The Digital Services Act (DSA) and the Digital Markets Act (DMA), that have two main goals: to create a safer digital space in which fundamental rights of users are protected and foster innovation, growth, and competitiveness in the European markets.
Whom Does the Digital Services Act Regulate?
Regardless of whether the intermediary service provider is based in the EU or not, the DSA will apply to all suppliers of intermediary services provided to recipients of those services located in the EU. An intermediary service is defined by the DSA as any of the following, and this encompasses cybersecurity considerations.
A conduit service that handles the straightforward transfer of data supplied by a recipient via a communication network.
A Caching service functions similarly to a conduit service, with the exception of automatically storing data temporarily to facilitate effective forward transmission.a hosting service that includes information storage at the recipient’s request.
It is significant to remember that online search engines and platforms fall within the category of intermediary services. This covers companies that offer social networks, online travel sites, app stores, online marketplaces, and much more. ‘Very Large Online Platforms’ (VLOP) and ‘Very Large Online Search Engines’ (VLOSE) are two further subcategories of intermediary service terms that are governed by the DSA, which also imposes new requirements on these providers. Platforms that offer intermediary services must have more than 45 million average monthly users in the EU in order to be designated as VLOPs or VLOSEs. Although the DSA went into effect on November 16, 2022, it won’t apply to all regulated organisations until February 17, 2024, so Intermediary Services will have plenty of time to abide by the rules.
The Digital Services Act (DSA) of the EU introduces a set of crucial regulations aimed at fostering a safer and more responsible online environment. These key DSA regulations encompass:
Transparency and Algorithmic Accountability: The DSA mandates online platforms to disclose specific information, including removal orders, notices related to illegal content, and insights into their automated content moderation tools, including error rates and moderator training. Additionally, Very Large Online Platforms (VLOPs) are required to grant access to their algorithms for monitoring by the European Commission and EU Member States.
Response to Illegal Content: The DSA establishes consistent criteria for issuing notices and taking actions in response to illegal content. These criteria also outline circumstances under which Intermediary Services can be held accountable for such content. Moreover, the DSA enforces the removal of content targeting cyber victims, prioritizing the diligent and good-faith removal of illegal content over general content moderation.
Ban on Targeting Using Sensitive Data: The DSA imposes a significant obligation on Intermediary Services by prohibiting the generation of targeted advertisements through the profiling of sensitive data, such as sexual orientation or political opinions.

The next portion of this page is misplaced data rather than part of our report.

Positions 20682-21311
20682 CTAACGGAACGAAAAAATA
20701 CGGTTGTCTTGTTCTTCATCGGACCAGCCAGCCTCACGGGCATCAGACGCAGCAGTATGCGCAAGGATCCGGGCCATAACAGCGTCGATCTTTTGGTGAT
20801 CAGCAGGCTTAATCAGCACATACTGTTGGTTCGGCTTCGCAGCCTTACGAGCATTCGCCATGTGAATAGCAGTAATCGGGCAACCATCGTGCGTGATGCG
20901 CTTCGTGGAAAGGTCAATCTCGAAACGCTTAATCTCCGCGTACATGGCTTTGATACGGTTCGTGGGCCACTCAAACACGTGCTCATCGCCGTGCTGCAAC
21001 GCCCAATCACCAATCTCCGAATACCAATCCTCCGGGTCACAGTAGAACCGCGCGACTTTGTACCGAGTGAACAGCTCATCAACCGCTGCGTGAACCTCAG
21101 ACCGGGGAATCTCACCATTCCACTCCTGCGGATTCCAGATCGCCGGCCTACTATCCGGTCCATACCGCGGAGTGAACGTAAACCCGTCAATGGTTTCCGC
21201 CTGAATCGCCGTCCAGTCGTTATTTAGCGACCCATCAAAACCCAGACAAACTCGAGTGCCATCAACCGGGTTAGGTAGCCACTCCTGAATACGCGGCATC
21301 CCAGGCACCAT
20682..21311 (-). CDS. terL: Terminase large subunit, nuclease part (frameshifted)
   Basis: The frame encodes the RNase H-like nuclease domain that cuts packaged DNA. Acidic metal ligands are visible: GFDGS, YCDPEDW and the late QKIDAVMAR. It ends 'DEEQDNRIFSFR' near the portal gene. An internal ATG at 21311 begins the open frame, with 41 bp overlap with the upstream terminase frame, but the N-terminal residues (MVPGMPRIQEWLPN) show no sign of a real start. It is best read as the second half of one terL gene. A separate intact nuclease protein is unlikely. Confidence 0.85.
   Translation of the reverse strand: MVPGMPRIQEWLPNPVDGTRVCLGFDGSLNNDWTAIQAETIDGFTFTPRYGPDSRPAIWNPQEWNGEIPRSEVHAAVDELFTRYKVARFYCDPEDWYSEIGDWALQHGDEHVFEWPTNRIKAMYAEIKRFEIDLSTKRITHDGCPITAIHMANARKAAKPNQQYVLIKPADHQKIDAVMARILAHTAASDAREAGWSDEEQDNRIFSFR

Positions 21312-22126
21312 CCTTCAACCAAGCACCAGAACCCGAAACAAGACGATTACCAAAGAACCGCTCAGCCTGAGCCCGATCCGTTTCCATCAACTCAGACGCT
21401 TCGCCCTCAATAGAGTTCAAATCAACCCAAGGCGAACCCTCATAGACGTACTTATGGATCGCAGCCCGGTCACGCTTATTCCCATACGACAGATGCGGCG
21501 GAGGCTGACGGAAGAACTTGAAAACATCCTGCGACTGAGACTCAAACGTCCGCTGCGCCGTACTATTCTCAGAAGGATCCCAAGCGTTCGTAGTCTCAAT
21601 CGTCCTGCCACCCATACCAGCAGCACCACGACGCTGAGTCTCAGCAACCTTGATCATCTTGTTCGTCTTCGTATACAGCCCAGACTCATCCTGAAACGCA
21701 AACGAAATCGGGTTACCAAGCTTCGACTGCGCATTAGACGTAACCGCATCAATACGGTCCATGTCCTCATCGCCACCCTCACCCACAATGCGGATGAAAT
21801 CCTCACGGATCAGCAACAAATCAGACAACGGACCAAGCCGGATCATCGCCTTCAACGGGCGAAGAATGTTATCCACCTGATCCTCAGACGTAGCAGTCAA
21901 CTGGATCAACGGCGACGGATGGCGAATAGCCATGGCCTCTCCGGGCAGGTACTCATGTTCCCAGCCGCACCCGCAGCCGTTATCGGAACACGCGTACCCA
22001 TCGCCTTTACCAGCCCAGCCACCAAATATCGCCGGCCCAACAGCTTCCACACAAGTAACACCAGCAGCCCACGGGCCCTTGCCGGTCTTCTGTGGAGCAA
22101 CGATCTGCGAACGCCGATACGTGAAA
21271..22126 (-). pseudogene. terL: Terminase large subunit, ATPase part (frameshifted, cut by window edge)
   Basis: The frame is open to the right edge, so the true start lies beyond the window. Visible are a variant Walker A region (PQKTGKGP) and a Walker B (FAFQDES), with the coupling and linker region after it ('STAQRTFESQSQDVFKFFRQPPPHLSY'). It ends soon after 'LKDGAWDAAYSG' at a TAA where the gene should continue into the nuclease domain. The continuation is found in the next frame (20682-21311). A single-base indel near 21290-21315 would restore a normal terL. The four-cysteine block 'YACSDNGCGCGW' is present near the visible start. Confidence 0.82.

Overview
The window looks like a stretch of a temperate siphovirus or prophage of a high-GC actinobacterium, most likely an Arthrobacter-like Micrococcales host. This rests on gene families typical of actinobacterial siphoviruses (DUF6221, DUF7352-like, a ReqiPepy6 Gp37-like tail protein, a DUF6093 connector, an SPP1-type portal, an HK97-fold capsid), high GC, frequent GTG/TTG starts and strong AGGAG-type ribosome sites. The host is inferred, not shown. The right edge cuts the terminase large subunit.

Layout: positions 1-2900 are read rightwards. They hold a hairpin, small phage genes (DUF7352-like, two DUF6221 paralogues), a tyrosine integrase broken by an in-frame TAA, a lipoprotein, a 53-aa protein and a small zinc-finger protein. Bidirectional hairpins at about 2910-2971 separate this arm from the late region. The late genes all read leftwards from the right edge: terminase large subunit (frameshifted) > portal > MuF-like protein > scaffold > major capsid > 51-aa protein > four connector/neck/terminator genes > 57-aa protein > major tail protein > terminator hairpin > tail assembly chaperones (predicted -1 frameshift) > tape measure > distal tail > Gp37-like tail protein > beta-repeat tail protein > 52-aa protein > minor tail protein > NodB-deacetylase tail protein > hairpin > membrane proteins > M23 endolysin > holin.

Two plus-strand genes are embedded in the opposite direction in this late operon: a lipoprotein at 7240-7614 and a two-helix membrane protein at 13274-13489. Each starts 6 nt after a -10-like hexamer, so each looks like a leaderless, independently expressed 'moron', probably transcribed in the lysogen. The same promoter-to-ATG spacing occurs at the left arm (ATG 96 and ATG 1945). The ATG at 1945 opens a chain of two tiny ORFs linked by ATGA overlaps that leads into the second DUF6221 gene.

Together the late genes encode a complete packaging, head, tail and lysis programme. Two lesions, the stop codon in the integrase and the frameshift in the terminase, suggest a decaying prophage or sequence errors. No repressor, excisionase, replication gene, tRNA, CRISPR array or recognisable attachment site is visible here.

Enhanced Transparency for Users: The opaque content distribution structure on online platforms has been a substantial concern for users. To address this, the DSA compels platforms to disclose the parameters of their content recommender systems, granting users the ability to understand the principles behind content recommendations. Furthermore, the DSA enhances user rights by enabling customization of these systems and exploring non-profiling-based alternatives.
Verification and Prevention: The DSA places an obligation on Online Marketplaces to verify and validate the legitimacy of merchants selling products or services on their platforms. It necessitates online platforms to implement measures preventing the listing of illegal goods or services.
Obligations on Search Engine Platforms: Search Engine Operators are mandated by the DSA to remove links on their platforms that direct users to illegal online content.
The DSA, therefore, introduces numerous obligations on Intermediaries with a focus on upholding fundamental rights such as freedom of expression, information, and thought, ultimately safeguarding individuals from manipulation. In addition to these obligations, the regulation introduces safeguards to enhance access to effective remedies. This includes intermediaries establishing direct communication channels with users and providing explanations for content restrictions. The DSA implements a three-tiered grievance mechanism, ensuring internal complaint handling, out-of-court dispute resolution, and access to judicial redress. As a result, the DSA not only regulates Intermediaries but also facilitates effective redress for users.
In conclusion, the EU Digital Services Act signifies a significant stride for the European Union and the global community in terms of regulating Intermediaries. The proliferation of Online Platforms and Intermediaries has raised concerns about digital safety, and the DSA aims to address these concerns. While it officially came into force on November 16, 2022, it will apply to all regulated entities on February 17, 2024. The DSA strives to hold Intermediaries accountable for information while simultaneously promoting transparency and protecting users’ rights.
In today’s digital landscape, safeguarding your data privacy is of utmost importance. Never underestimate the significance of your online security and personal information. At Tsaaro, we understand the paramount importance of data protection. Our dedicated team of privacy experts is ready to guide you through the intricacies of data privacy.
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